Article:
Tunisia is among the countries in which armed terrorist groups have used primitive anti-personnel and armored mines on a large scale, and their effect has been evident for more than a decade in the killing of dozens of military personnel and civilians during combing operations in planted areas in the highlands or during grazing activities, and it has also caused the deaths of herds of cattle.
Families living near mine-laden areas in Tunisia paid a heavy price in the fight against terrorism due to the interruption of their economic activities as a result of the mines and the loss of their lives, in addition to the permanent physical disabilities of those injured.
Since 2012, the Tunisian border with Algeria has been witnessing clashes between the Tunisian army and extremist groups, as the residents of the Tunisian governorate of Kasserine suffer from the consequences of those confrontations, and the mountains surrounding the region remain vulnerable to the dangers of hand-made mines. The residents often risk their lives climbing those mountains because agriculture represents their only means of subsistence, while the armed militants disembarked to secluded dwellings, instilling fear in the hearts of the inhabitants.
Adnan public incident
Perhaps the latest of the incidents that struck the residents of the Jebel Mghilla region was the incident of the young high school student Adnan Al-Amoumi and his escape from death after a mine exploded in his hand and face while he was collecting “wreath plants” in the forest located on the Algerian-Tunisian border with the aim of selling them and providing the money needed for his studies, which led to the loss of one of his eyes and an injury to his right hand.
The story of this student attracted Tunisian public opinion and political decision-makers, as the authorities ordered his transfer from the Kasserine Governorate Hospital (300 km southwest of Tunis) to the central military hospital in the capital.
A statistical report issued in 2021 by the UN-supported Landmine Monitor indicated that civilians still represent the main victims of weapons, accounting for eight out of 10 victims, with children making up no less than half of those killed or maimed.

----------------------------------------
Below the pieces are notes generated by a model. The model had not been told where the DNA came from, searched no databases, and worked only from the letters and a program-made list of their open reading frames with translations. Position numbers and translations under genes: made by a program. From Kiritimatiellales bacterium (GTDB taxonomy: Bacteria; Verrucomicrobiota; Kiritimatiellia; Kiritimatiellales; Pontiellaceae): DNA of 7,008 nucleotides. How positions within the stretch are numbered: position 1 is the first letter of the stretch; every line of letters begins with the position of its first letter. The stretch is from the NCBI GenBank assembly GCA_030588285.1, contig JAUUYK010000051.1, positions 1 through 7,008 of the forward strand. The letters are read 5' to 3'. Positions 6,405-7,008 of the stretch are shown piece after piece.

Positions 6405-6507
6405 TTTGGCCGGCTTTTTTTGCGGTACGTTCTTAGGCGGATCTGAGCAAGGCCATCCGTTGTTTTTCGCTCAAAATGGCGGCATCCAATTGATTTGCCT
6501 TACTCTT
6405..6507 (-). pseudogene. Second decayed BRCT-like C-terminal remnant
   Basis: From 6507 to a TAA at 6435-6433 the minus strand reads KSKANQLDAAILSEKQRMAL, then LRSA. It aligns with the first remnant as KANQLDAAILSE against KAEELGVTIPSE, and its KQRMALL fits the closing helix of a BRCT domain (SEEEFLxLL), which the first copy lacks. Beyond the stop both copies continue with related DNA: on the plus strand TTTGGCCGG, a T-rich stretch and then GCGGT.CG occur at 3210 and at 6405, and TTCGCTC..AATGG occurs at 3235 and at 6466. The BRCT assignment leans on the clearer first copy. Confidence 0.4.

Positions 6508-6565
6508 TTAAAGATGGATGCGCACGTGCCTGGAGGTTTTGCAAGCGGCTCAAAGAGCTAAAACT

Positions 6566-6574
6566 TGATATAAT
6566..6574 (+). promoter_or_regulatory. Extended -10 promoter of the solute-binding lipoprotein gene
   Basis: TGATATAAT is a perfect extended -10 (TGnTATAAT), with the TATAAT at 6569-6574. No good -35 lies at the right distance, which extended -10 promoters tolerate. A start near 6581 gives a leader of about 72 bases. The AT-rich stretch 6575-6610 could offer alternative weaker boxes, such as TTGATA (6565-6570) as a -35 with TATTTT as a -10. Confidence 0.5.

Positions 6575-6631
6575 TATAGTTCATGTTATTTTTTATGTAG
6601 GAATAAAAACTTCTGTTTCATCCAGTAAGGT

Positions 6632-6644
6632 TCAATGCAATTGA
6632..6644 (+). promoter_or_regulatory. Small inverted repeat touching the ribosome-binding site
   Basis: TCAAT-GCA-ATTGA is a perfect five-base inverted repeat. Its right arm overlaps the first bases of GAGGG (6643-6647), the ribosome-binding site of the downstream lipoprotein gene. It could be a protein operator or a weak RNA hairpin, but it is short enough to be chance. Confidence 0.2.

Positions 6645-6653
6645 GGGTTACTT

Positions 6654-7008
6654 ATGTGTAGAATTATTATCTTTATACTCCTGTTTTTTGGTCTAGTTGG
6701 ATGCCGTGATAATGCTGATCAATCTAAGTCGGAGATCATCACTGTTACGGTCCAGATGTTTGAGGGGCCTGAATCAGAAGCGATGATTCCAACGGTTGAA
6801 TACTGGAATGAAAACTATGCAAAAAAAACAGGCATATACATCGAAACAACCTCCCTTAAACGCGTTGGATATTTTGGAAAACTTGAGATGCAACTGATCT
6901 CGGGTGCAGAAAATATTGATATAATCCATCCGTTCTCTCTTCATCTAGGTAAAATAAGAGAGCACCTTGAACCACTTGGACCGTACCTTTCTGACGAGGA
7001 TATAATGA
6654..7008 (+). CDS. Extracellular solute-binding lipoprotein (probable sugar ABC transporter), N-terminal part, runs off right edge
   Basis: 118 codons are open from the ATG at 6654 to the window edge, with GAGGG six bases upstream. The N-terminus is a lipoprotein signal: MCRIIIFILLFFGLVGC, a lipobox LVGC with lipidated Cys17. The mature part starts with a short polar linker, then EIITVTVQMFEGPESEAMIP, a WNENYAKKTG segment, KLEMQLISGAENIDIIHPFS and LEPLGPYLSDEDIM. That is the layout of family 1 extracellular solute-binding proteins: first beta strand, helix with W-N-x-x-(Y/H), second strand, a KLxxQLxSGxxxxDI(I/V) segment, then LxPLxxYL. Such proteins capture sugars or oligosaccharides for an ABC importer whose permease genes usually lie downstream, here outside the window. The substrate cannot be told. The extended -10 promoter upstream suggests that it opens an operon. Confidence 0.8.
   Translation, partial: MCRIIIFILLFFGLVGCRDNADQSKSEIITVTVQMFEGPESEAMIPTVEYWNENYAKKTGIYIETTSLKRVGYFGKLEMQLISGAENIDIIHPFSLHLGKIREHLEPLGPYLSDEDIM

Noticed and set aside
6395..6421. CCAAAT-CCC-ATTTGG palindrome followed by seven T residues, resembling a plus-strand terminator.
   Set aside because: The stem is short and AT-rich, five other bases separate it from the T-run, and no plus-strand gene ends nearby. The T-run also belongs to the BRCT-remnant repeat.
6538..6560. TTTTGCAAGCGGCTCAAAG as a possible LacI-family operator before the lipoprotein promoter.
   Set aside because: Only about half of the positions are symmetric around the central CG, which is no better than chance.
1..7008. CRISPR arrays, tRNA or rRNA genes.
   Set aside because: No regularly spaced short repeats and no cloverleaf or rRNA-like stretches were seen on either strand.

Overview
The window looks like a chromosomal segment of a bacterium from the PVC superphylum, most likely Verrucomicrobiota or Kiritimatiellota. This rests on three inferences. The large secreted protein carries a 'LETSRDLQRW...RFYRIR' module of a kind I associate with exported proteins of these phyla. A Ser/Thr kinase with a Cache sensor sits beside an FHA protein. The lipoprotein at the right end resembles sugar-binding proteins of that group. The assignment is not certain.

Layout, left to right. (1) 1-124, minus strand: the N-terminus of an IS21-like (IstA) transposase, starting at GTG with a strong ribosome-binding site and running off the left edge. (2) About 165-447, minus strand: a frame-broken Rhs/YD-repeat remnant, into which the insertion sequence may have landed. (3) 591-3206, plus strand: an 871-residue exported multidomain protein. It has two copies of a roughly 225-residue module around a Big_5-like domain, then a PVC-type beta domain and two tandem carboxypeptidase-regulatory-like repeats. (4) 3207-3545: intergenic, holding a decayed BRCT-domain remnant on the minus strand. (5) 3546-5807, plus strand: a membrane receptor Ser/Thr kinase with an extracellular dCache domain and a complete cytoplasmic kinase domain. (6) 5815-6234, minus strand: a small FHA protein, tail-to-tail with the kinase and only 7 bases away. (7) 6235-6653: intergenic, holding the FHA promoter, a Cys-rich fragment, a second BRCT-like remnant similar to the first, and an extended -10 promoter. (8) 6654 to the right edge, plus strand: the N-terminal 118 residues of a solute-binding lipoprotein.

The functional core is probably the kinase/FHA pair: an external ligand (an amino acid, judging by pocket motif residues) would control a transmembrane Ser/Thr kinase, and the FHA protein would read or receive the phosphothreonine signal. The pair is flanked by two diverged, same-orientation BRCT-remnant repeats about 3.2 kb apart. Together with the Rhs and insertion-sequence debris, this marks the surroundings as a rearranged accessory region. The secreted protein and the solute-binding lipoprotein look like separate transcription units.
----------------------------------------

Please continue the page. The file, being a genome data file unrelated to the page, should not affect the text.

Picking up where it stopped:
Landmine Monitor said that at least 60 countries, including Tunisia, are contaminated with terrorists’ anti-personnel mines.
Perhaps the most prominent incident of a mine killing civilians was the incident of Khadija al-Rahimi, who lost her leg to a mine in Jebel Salloum on the outskirts of Kasserine in 2018 while collecting firewood. Fortunately, her youngest daughter, who was with her, was not injured in the explosion, but her cousin sustained eye damage in the incident.
Living with mines
Like the family of Khadija Al-Rahimi, the defenseless residents of the villages bordering the mountains were forced to live for years with the danger of armed men lurking in the highlands, which turned into a deadly trap for civilians or soldiers.
The bloodiest assault was what the siblings Mabrouk (16 years old) and Khalifa Al-Sultani (21 years old) were subjected to, when the two were slaughtered and beheaded in the same area in Jebel Mghilla, between the governorates of Kasserine and Sidi Bouzid, in two separate incidents in 2015 and 2017, respectively.
Although the security forces have liquidated most of the militants in those areas, and their activities and attacks have receded, the number of mines they left behind to disrupt tracking operations is still unknown.
According to Tunisian judicial and security circles, most of those involved in terrorist operations, planting mines and using firearms have ties to terrorist organizations and old extremist armed groups that spread two decades ago in Algeria and the African Sahel and Sahara countries.
After 2011, the influence of these organizations increased in Libya, Tunisia and the mountains of eastern Algeria, in particular Al-Qaeda in the Islamic Maghreb (AQIM), Soldiers of the Caliphate, Uqba bin Nafaa Brigade and Ansar Assad bin Al-Furat, all the way to ISIS.
Tunisian President Kais Saied devoted paragraphs of his recent speeches to warning against terrorism and the dangers of indications of successive terrorist operations and cases of mines exploding in the forests and rugged mountains in the western governorates of the country. He also tasked new Prime Minister Ahmed Hachani, while assuming his duties, to take care of the phenomenon of terrorism and the strategy to combat it on the security, economic, social and political levels.